By Dr. Ward Ulmer, Interim President of Walden University
Fall is one of my favorite seasons for many reasons. While I make plans to watch college football, I also look forward to Walden’s annual Global Days of Service. This year, we celebrated 13 years of making a difference in communities around the world. I believe Global Days of Service is an essential part of who we are, and year after year it is one of the ways we bring Walden’s social change mission to life by focusing on the diverse needs of communities.
On October 19, members of the Walden community and I spent the day in Baltimore City at Beechfield Elementary/Middle School. This public school serves families with students in preK through 8th grade in a neighborhood that has suffered from increasing poverty and crime along with a lack of resources to support neighborhood children and to maintain its aging building.
For me, the morning of a Global Days of Service project is always full of excitement and anticipation. Can we help transform a community? Is there more we could be doing? The answer to both is always “yes.”
As I walked through the building, I saw members of the Walden family donating their time and energy to improve the lives of others. Walden’s team of students, graduates, faculty, and staff as well as friends and family rolled up their sleeves and tackled projects throughout the school. Together we created a teachers and parents lounge, transformed two rooms with Ravens and Orioles themes, brought much-needed color and life to various shared spaces, and much more.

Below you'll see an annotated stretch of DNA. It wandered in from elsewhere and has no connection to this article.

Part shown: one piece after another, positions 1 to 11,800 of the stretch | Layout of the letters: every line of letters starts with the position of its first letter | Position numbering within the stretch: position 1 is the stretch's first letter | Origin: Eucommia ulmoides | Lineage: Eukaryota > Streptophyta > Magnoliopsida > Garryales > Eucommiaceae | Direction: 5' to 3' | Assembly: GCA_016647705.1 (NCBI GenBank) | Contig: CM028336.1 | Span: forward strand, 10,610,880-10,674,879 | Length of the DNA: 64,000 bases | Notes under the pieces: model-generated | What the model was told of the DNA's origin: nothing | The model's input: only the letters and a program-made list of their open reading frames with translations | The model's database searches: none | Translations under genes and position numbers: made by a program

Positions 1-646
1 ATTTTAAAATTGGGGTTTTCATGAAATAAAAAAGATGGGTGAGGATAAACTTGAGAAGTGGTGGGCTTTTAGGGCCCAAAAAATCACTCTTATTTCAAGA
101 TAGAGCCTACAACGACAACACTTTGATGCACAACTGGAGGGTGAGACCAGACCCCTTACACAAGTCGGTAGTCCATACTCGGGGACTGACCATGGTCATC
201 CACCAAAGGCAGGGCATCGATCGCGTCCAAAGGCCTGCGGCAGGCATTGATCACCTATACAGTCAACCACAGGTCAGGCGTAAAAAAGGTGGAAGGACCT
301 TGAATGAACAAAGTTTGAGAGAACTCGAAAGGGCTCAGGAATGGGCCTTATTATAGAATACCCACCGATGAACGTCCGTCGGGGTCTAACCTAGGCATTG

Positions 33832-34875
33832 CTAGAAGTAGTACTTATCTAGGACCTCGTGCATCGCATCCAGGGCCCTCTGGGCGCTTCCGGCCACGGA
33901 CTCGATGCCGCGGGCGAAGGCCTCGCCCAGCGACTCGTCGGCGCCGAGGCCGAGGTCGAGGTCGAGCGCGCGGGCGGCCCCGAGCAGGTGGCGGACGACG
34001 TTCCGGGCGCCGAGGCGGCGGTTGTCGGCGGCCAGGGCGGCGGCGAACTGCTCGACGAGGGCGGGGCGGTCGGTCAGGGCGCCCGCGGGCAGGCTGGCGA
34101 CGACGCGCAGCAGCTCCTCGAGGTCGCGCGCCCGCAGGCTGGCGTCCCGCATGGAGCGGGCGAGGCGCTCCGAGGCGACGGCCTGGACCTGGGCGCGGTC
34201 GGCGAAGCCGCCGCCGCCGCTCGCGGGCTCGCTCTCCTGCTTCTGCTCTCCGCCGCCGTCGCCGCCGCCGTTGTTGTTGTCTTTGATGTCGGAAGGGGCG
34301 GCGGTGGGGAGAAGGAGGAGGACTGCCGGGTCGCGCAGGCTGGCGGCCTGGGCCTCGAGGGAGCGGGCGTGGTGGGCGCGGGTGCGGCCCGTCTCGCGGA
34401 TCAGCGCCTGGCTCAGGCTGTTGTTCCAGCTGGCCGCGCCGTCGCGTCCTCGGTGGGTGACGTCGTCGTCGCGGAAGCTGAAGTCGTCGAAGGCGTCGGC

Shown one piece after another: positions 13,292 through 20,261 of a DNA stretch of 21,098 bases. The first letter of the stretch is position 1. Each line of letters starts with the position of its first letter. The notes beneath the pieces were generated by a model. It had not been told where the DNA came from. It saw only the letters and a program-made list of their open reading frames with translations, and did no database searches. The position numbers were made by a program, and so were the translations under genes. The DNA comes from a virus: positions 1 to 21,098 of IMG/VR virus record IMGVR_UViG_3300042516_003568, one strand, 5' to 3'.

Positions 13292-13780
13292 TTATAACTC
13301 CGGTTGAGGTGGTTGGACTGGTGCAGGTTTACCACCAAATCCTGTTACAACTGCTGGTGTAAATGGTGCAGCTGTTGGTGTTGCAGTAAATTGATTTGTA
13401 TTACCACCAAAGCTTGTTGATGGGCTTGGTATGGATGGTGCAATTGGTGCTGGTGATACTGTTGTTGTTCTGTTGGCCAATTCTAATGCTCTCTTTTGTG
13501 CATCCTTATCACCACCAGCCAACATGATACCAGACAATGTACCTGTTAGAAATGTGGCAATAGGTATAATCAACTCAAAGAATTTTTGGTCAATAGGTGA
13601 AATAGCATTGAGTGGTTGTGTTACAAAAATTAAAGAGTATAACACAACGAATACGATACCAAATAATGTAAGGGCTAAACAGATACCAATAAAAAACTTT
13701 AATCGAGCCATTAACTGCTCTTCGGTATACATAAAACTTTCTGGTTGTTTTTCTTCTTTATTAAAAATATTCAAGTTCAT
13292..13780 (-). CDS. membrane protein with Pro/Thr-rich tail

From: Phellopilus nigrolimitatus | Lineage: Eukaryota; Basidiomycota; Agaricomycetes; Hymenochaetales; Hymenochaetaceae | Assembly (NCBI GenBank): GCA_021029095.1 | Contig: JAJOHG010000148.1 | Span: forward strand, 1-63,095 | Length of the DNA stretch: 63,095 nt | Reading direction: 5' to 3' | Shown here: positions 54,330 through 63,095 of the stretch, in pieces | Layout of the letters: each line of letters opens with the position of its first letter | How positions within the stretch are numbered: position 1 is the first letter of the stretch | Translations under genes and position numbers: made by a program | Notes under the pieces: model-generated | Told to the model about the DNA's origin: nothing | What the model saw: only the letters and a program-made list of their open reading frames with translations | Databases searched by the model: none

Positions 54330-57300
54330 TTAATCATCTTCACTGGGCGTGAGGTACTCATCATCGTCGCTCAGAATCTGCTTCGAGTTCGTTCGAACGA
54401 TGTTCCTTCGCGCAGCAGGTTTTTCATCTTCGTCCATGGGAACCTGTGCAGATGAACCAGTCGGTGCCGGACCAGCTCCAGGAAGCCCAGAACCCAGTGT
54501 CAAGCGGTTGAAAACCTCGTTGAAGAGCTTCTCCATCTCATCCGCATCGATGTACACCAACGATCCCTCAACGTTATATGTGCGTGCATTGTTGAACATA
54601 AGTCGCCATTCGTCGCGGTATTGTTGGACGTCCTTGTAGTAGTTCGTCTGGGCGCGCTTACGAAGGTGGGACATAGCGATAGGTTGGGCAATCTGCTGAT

I was proud and honored to be among a strong community of social change agents engaging in meaningful volunteerism. Our time at Beechfield was fun and provided a good team-building opportunity, and it was truly a special “pay it forward” event: The assistant principal of the school where we held our previous Global Days of Service project, Kelly Carideo-Graves, is now the principal at Beechfield and she asked us to help improve her new school for this year’s event. To me, that speaks volumes about the importance of establishing and building meaningful relationships with leaders in local communities.
Carideo-Graves had this to say about our Global Days of Service:
“I’m humbled to have you all here today. You have no idea what this means for our community. Our children at Beechfield deserve what you are about to give them today. They deserve a school they want to come to and to have a culture of learning. You are going to make that happen for my school and I thank you so much. I want everyone to walk away from today feeling good and wishing their kid were going to this school, because you truly are making an impact in the lives of our children.”
Meaningful volunteerism allows us to personally connect with a cause or a community. When you find meaning in your volunteer efforts, that can be the deciding factor between a one-and-done project or a commitment to offer continuous support. Hard work is certainly more enjoyable when you’re doing something you’re passionate about. For some, that’s pro bono work that impacts a large group, while for others, it may be working closely with one individual who needs help securing his or her next meal.
There are countless ways—big and small—to help those in need. Hopefully, if given the chance to volunteer, you take it—and make it meaningful.
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